This is the blog of India Haylor, writing on behalf of OCD First Aid.  OCD First Aid is a treatment centre based in London which offers highly effective treatment programmes for OCD. Uniquely, the treatment is designed by clinicians with OCD to provide tangible, lasting relief and is based upon cognitive behavioural and third generation techniques. OCD First Aid has 14 years of experience as specialists in treating OCD, supporting families and carers and raising awareness.

What makes OCD unique (and not in a good way)?

All mental health disorders and conditions have a multitude of negative aspects. All of them are tough, with no quick fix, despite what pharmaceutical companies would have us believe. OCD is difficult to treat and has distinctive characteristics, idiosyncrasies and challenges which is why we recommend treatment with an OCD specialist and not a general therapist. Some of these are:

  1. It doesn’t always help to talk: talking about mental health is encouraged for sufferers, carers and practitioners but for those with OCD, the difference between seeking support and seeking reassurance is blurred. People with OCD can’t easily distinguish between asking for support and getting reassurance that they ‘aren’t a bad person’ or ‘it will never happen’, etc. Similarly, the boundaries between talking their worries through and confessing, which is a compulsion, are not always clear to the person with OCD or the other party. Not only are the boundaries unclear, but the person with OCD can’t help themselves even if they realise they are confessing or seeking reassurance – the urge is so great. Doing either can greatly exacerbate OCD.
  2. OCD is a matrix: OCD isn’t linear but is a complex matrix of obsessions and compulsions. Although OCD can be divided into sub-types (often on the basis of the obsession) this doesn’t always make categorisation a uniform process. The same sub-type or obsession can manifest in a different set of compulsions or rituals. The same set of compulsions or rituals don’t necessarily result from the same obsession, hence contamination OCD can represent a core obsession regarding responsibility or personal discomfort.
  3. A condition within a condition: OCD has 10 or more sub-types and each of these has their own presenting attributes and obstacles. Consequently, the treatment between sub-types can vary and it takes expertise to be able to accurately identify and effectively treat the various sub-types. Experienced therapists may specialise according to sub-type, as do we.
  4. OCD can change – sometimes dramatically: sub-types of OCD can change, quickly, and without warning. Although the underlying issues may not have shifted dramatically, the symptoms and obsessions can seem very different and new to the person with OCD. This is a particular characteristic of OCD and throughout a person’s lifetime, they can experience a number of OCD sub-types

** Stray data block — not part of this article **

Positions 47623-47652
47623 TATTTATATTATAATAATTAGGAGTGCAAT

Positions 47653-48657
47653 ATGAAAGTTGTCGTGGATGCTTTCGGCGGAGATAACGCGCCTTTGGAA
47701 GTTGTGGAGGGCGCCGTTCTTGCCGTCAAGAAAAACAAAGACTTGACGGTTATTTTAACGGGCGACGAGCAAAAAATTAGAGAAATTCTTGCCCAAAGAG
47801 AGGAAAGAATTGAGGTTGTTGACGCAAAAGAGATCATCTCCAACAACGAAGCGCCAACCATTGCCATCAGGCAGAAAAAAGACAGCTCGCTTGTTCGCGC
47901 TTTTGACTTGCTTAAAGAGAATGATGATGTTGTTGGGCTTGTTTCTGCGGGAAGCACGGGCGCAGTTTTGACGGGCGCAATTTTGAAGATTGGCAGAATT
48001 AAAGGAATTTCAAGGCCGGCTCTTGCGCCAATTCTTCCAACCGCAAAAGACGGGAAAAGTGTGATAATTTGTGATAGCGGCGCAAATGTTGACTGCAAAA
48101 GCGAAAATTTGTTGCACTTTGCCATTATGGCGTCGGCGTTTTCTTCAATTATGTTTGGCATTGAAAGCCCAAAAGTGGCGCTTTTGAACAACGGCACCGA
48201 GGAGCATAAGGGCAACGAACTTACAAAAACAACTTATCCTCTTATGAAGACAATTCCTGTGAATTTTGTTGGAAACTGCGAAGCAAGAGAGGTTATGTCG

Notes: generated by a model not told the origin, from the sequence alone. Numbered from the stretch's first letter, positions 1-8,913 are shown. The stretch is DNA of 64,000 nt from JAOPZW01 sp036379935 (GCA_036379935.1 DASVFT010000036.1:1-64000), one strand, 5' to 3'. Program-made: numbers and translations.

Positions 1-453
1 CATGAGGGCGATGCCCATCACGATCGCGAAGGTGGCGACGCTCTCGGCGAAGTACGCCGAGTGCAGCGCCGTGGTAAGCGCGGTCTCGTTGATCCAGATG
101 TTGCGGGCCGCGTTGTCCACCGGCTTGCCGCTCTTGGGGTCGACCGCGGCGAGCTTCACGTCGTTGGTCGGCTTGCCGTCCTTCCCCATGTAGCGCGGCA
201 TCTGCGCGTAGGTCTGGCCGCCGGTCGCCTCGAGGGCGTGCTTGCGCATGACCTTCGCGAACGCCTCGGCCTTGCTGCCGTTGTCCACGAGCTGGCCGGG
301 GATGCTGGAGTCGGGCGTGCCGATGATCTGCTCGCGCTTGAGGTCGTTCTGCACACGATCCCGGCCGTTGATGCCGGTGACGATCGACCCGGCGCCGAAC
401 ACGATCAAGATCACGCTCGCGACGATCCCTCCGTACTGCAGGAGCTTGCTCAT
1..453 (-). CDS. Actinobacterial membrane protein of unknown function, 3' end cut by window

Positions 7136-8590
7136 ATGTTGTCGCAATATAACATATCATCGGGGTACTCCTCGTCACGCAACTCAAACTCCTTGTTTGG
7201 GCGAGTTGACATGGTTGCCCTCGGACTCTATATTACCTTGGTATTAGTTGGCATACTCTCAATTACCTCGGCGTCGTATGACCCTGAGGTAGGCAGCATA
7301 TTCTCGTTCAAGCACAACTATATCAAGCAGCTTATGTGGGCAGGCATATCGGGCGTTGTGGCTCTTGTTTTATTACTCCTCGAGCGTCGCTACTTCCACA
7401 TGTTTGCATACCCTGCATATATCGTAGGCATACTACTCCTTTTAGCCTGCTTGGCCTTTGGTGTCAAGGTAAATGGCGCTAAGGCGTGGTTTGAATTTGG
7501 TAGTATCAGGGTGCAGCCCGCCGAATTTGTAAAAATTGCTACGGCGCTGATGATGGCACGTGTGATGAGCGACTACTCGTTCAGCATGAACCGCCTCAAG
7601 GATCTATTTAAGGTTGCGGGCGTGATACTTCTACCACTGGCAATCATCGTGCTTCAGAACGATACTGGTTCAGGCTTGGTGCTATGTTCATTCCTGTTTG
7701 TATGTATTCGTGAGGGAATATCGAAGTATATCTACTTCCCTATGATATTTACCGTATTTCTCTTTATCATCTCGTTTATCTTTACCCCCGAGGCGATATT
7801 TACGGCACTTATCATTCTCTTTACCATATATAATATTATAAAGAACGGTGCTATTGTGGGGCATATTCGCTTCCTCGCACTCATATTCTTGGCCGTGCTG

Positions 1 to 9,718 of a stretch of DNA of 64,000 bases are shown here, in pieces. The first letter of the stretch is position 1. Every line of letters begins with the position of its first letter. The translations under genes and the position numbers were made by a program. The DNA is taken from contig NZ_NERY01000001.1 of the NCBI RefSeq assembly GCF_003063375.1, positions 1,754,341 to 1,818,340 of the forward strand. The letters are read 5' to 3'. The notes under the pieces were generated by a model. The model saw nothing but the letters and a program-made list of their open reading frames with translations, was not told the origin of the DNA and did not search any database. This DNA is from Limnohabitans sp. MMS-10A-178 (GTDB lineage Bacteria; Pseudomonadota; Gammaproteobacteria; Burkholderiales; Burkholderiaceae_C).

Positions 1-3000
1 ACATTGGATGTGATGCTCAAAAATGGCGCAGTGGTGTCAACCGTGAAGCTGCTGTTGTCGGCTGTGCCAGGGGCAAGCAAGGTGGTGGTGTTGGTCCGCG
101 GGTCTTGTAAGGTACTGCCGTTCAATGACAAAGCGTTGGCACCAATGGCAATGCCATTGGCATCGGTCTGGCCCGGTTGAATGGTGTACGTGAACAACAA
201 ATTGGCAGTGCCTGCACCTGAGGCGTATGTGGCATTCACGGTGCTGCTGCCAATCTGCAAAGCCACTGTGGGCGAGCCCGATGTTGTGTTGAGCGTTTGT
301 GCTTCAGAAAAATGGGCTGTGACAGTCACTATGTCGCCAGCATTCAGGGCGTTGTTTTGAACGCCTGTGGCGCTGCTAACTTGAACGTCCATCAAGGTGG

5. OCD mimics other disorders: the chance of misdiagnosis is high since OCD can be seen as a number of other disorders. The bizarre nature of the obsessions means that it is sometimes mistakenly seen as schizophrenia. Some obsessions around body image or food contamination can be misinterpreted as an eating disorder. Postpartum OCD is often mistaken for postpartum depression and highly ruminative ‘pure O’ is likely to be treated as depression.
  6. OCD mimics other issues: the nature of relationship OCD and the current media obsession with all things relationship, particularly those of celebrities, means that clients with relationship OCD present late for therapy after they have spent hours and resources getting help analysing/fixing their relationships when this is actually counterproductive for relationship OCD. Similarly, many clients with HOCD, where sufferers worry about their sexuality, may well have spent considerable time analysing whether they are or aren’t gay.
  7. Family & carers can be integral to recovery: unlike other disorders, where treatment is directed predominantly towards the sufferer, OCD may involve other people, and to a large extent. As the sufferer withdraws from daily functioning and starts to avoid, so the family/partner/carer may take those functions on for them, resulting in a complicated and unhelpful system of collusion and enabling.  As this develops, so the severity of OCD becomes environmental and dependent upon the continued help of others. For example, treating acute contamination OCD without setting guidelines for involved carers can slow any progress. Unlike addictions, where enabling or providing access to substance abuse is widely regarded as negative, enabling OCD by ‘helping’/rescuing/reassuring can seem a natural and even helpful course of action for people around them. Moreover, others may not realise they are doing so, or know where the boundaries lie.

Questions to ask yourself before starting psychotherapy for OCD

OCD is nothing to be ashamed of....